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The backlash against children’s YouTuber Ms Rachel, explained

NEW YORK, NEW YORK – MAY 29: Ms. Rachel attends the Sesame Workshop 2024 Benefit Gala at Cipriani 42nd Street on May 29, 2024 in New York City. (Photo by Jamie McCarthy/Getty Images)

Donning a pink headband and blue overalls, Ms Rachel — a.k.a. the internet’s favorite child care educator —  starts most of her videos by waving excitedly at the camera with her usual greeting: “Hi, friends!”

In one video, she opens jumbo-sized plastic crayons to reveal small toys inside that match the color of the crayon, describing each toy slowly and enthusiastically. In another, she’s visiting a doctor’s office and explores with childlike curiosity what to expect at a routine check-up. Sometimes, she’s just singing nursery rhymes and dancing along, encouraging her viewers to join in. Ms Rachel, over the course of the last five years, has made over 100 YouTube videos for kids, and each one is paired with a smile and a song. 

If you’re a caregiver of young children, chances are you’re already well acquainted with Ms Rachel’s toddler learning videos and that the little ones in your life hang onto every word she says (or sings). But if you haven’t come across one of her videos yet, you may not know she’s one of the biggest YouTubers for kids’ early education. With 10 million subscribers and 6 billion views on her channel, she creates videos for infants and toddlers that are informed by her master’s degrees in early education and music education, and includes a cast of other recurring musical guests. 

She also posts shorter videos on Instagram, TikTok, and Facebook, which are more geared toward caregivers and adults. A lot of these videos still include her cheery and gentle demeanor, touching on silly topics like needing coffee to serious topics like talking about postpartum depression and advocating against cuts to funding for early childhood education programs in New York City. In the vast majority of these videos, she emphasizes kindness and positivity.  

So when Ms Rachel posted a video on Instagram and TikTok at the beginning of this month wishing viewers a happy Pride month, it shouldn’t have been much of a surprise to her audience. It struck a nerve with some followers, though, and with some prominent conservative voices, who are now calling for parents to boycott Ms Rachel’s videos.

This backlash isn’t much of a surprise, either. LGBTQ+ rights and issues have been at the forefront of the conservative–progressive divide in the US. Conservative media and movements are particularly focused on pushing back against anything tangentially related to LGBTQ+ life and culture — like when they boycotted Bud Light for doing a paid sponsorship with Dylan Mulvaney, an influencer and a trans woman, or when they boycotted Target for their Pride collection last year.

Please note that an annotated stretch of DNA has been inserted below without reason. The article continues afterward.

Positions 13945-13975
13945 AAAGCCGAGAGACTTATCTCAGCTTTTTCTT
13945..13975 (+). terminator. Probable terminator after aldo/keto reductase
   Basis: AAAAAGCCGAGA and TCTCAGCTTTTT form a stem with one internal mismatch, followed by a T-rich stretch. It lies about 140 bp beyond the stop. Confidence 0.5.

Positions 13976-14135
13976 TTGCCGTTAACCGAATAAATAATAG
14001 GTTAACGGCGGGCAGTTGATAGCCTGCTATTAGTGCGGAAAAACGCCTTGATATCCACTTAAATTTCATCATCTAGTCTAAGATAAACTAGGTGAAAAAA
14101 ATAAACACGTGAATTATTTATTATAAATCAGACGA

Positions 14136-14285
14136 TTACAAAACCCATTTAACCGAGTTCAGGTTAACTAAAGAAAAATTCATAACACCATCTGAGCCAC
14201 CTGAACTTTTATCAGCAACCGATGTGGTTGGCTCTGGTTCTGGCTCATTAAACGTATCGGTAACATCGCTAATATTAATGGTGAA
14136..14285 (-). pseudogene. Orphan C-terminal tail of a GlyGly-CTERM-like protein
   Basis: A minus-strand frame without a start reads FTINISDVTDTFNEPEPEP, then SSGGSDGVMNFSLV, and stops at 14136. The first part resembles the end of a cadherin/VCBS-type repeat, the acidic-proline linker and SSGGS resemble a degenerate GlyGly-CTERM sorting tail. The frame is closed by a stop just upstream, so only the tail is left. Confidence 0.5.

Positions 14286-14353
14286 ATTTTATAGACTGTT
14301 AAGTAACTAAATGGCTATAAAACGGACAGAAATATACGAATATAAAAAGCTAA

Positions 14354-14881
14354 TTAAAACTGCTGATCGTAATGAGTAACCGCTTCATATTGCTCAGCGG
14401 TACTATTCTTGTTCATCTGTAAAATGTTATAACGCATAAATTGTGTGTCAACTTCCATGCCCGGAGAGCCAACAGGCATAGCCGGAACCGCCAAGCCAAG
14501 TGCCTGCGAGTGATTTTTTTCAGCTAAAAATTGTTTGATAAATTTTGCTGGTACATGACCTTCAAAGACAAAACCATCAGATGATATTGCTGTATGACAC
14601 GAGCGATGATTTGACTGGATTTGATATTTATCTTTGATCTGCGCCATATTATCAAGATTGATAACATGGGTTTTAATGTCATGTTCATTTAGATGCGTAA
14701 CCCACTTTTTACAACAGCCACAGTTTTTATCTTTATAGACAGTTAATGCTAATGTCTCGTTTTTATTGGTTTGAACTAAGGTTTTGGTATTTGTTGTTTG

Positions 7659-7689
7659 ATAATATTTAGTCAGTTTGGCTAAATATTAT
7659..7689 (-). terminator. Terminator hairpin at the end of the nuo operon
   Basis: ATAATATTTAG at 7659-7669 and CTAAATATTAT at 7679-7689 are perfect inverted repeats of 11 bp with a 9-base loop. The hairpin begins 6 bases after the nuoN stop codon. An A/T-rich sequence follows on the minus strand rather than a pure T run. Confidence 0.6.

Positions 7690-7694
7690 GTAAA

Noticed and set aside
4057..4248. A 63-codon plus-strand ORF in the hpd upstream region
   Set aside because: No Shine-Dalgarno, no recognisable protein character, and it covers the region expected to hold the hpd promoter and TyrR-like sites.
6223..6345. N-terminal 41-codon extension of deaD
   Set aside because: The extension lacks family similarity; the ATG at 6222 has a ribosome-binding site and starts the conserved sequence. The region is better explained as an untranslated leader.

Those past boycotts were pushed by Matt Walsh, conservative activist and columnist for the Daily Wire. He has said before that conservatives should be strategic when boycotting “woke” companies and to “make them pay dearly.” He saw Ms. Rachel’s video and tweeted it out with the caption, “Ms. Rachel is an extremely popular YouTuber who makes content for babies and toddlers. She just posted a video celebrating Pride Month. This is a message to conservatives [sic] parents. She doesn’t want your business. You should respond accordingly.”

This isn’t Ms Rachel’s first time experiencing backlash — just last month, she came under fire for raising money for a charity that would go toward children in Gaza — but she’s the latest focus for conservative media and movements. She certainly won’t be the last, especially during Pride month.

Why the backlash?

Just a few weeks before the call from conservatives to boycott her videos, Ms Rachel was already facing controversy with some viewers. She posted a video on May 12 on her Instagram and TikTok announcing her plans to fundraise for Save the Children — a charity she’s an ambassador for — with the aim to help children around the world living in conflict, including kids in Gaza, Sudan, the Democratic Republic of Congo, and Ukraine. 

“Children should never experience the horrors of war,” she said in a video on her Instagram and TikTok. “These are grave violations of their human rights.” 

This caused some viewers to be upset with Ms Rachel for not including Israeli children in her fundraiser. According to Save the Children’s website, they do not currently have a presence in Israel but are in communication with “civil societies and authorities” to see where they may be able to help. 

The next day, Ms Rachel posted a written statement on her Instagram that said “[C]hildren should never experience the horrors of war — nor be killed, injured, or taken hostage.” She also posted multiple videos on this issue, including one of her voicing her distress about commenters saying she doesn’t care for all children, another about the plight of children in Gaza, and a third video of her praying for both Palestinians and Israelis. She also continued with her fundraiser and said they raised $50,000 in just a few hours